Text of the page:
June 06, 2020

Wal-Mart faces suit in Bangor > Mother says employees defamed her, children

BANGOR — Debra McCann of Bangor claimed to be one of Wal-Mart’s biggest fans until a shopping excursion turned into a pre-holiday nightmare nearly 22 months ago.

Now, the single mother and two of her three teen-age children are suing the Wal-Mart store on Springer Drive in Bangor and its parent corporation in Arkansas for false imprisonment and defamation.

The lawsuit, which is unfolding this week before a jury at U.S. District Court, charges that two Wal-Mart employees in Bangor stopped McCann, her daughter Jillian, then 16, and son Jonathan, then 12, as they tried to leave the store the night of Dec. 11, 1996.

The store employees loudly — and wrongfully — accused McCann’s son of previously shoplifting at the facility, according to the lawsuit. The McCanns are seeking unspecified damages. To be heard in federal court, a lawsuit must seek at least $75,000.

The employees misidentified McCann’s son, a fact the store giant admits. Employees thought he was another boy who had been caught shoplifting there previously.

The mix-up was revealed as the evening wore on, but not before McCann and her children were paraded past all the store’s cash registers toward an exit near the front of the building, according to court testimony Monday.

The frightened family was told to remain there, near the popcorn kiosk, while various telephone calls were made. They suffered great embarrassment as hundreds of customers passed through the cash registers and stared at them. They all seemed to comment about their predicament, according to court testimony.

Represented by Bangor lawyer John McCarthy, Wal-Mart contends that McCann and her children were not defamed or falsely imprisoned.

The store made a mistake, McCarthy said, but claims it is not punishable by a lawsuit verdict.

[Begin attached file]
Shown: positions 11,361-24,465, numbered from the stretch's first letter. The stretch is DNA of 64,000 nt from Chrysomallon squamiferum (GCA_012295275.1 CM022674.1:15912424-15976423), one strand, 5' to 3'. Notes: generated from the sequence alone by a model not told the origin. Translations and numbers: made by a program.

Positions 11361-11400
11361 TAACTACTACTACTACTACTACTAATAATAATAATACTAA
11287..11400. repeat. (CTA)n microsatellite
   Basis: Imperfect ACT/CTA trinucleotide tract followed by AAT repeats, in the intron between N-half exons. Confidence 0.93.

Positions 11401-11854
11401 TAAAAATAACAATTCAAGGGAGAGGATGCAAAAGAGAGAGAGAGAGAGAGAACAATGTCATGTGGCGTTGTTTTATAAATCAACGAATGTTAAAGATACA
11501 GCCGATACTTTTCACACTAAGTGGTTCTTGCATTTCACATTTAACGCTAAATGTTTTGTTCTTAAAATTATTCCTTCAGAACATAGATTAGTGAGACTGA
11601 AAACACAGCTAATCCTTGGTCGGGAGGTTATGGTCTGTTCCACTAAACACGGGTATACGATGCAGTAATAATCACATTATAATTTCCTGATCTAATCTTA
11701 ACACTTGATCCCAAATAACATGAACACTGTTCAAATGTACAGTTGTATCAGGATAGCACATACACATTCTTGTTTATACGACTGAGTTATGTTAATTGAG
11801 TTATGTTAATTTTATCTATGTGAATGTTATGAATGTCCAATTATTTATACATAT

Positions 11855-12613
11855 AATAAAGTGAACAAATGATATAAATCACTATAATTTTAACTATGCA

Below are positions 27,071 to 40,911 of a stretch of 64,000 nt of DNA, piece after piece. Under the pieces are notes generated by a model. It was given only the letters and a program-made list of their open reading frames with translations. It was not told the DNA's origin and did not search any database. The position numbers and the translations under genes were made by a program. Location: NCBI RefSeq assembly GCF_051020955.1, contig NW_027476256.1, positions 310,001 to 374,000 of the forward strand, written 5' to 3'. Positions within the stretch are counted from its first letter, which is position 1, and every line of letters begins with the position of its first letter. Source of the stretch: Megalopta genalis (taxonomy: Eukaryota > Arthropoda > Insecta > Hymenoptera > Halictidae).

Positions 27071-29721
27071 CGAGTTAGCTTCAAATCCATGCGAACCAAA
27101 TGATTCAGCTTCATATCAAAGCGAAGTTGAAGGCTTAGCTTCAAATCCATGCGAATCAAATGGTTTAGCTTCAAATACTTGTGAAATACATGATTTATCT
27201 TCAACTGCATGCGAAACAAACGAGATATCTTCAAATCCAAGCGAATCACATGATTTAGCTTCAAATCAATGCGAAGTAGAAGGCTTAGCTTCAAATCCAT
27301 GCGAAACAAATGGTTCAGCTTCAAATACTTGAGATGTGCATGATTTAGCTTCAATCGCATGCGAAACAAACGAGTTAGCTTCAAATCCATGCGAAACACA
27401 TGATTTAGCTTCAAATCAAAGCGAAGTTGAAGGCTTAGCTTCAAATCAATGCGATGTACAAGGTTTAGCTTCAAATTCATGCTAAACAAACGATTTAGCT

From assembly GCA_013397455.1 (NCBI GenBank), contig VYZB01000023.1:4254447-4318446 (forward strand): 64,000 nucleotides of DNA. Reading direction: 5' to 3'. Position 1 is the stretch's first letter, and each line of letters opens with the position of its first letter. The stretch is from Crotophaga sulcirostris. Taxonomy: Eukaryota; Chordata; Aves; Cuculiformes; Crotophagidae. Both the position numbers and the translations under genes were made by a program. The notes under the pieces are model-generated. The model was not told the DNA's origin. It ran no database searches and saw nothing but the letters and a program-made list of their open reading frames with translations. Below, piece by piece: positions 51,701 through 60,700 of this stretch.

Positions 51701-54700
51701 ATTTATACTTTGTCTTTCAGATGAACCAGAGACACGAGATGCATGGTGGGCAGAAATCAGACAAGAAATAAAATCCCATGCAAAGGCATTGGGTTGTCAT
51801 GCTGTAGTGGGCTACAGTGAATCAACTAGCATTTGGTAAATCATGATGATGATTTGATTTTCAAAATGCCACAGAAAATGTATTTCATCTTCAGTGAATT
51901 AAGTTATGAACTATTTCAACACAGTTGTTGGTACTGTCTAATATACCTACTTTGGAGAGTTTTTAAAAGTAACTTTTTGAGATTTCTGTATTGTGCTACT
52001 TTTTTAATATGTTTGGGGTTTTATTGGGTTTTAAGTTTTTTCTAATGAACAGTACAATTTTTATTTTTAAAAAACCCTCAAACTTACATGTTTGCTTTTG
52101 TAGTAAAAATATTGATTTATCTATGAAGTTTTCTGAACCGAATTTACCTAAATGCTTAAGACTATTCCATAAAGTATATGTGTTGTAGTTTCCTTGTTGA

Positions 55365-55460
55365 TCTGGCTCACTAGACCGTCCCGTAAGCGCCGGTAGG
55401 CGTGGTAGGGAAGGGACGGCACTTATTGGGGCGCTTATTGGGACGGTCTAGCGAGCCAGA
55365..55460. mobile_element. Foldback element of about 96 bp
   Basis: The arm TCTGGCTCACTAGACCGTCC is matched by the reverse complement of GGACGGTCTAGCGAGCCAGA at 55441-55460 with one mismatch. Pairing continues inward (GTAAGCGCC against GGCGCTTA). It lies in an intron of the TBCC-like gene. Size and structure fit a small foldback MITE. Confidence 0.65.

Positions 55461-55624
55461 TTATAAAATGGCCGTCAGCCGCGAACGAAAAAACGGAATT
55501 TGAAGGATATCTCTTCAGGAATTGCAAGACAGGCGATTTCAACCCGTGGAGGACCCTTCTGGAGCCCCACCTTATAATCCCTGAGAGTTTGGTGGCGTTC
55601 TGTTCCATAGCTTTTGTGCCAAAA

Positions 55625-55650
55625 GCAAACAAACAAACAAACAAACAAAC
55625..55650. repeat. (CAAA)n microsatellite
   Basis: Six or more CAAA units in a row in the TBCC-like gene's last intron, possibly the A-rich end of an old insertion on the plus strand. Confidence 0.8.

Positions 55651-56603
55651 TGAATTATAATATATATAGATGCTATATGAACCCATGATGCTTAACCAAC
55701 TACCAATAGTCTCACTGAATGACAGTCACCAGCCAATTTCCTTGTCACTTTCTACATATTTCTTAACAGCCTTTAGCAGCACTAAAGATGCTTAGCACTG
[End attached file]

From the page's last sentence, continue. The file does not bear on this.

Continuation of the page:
McCann was approached in a quiet, professional manner, according to McCarthy, who suggested the mother’s vehement reaction to the shoplifting accusation against her son, rather than Wal-Mart employees’ actions, caused heads to turn toward the family.

Denying the false imprisonment charge, McCarthy said McCann and her children were allowed to walk around near the exit area as they waited for the matter to be resolved.

“Was it false imprisonment and defamation or did the facts get adjusted with the passage of time?” McCarthy asked the eight-member jury, who will decide the case.

Attorney Sam Lanham of Bangor, who represents McCann and her children, said the events at Wal-Mart humiliated McCann and her children. The incident affects them to this day.

“This is the story about two children and their mother who were subjected to shame and public disgrace when this retailing giant literally put its finger in the face of this young man and said, `You’re a thief and not allowed in our store,”‘ Lanham said in his opening arguments.

Wal-Mart has more than 2,300 stores worldwide and employs more than 800,000 people. It is known for selling products at economical prices.

McCann testified she had shopped at Bangor’s Wal-Mart since it opened and went there “three or four times a week.”

A registered nurse, McCann said she was a single parent who watched her expenditures carefully.

Shopping was a “relaxing” pastime for her until the confrontation at Wal-Mart, McCann testified.

Her mother, Ann Smith of Brewer, testified she and Debra were “shop-a-holics” at one time.

On the night in question, McCann and her children had gone to the store at about 8 p.m. to take back an artificial Christmas tree that was too big for their home and to exchange a small Walkman-type radio with a cracked cover.

Jillian McCann nudged her mother as they waited in line near the courtesy desk and said a store employee appeared to be talking about them.

The employee was Jean Taylor, who was the highest ranking employee in the store that night. “I heard her say `maybe with parental supervision,”‘ Debra McCann testified. She didn’t hear the rest of the conversation and went about her shopping.

The meaning of the comment was made clear to her when McCann and her children attempted to check out shortly after 10 p.m. Taylor and another employee stopped their shopping cart and informed McCann she and her family were not allowed in the store.

“I was very angry,” McCann recalled of the confrontation.

“I lost control that night. When you shop with your kids you usually are in a controlled environment. I had that taken away. I wasn’t able to protect my children as I do every day. To see my son so upset, it was devastating to me,” McCann testified Monday.

The trial continues Tuesday.

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